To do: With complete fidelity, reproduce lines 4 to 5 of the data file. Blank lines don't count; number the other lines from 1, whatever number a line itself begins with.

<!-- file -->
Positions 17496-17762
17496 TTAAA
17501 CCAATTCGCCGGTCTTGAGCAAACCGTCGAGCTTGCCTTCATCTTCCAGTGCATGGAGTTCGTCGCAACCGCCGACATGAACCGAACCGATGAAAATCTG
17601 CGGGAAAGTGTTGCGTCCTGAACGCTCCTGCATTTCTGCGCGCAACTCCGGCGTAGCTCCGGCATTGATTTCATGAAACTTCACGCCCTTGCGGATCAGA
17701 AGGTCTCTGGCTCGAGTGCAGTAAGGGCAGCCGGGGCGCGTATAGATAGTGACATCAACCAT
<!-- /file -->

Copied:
17601 CGGGAAAGTGTTGCGTCCTGAACGCTCCTGCATTTCTGCGCGCAACTCCGGCGTAGCTCCGGCATTGATTTCATGAAACTTCACGCCCTTGCGGATCAGA
17701 AGGTCTCTGGCTCGAGTGCAGTAAGGGCAGCCGGGGCGCGTATAGATAGTGACATCAACCAT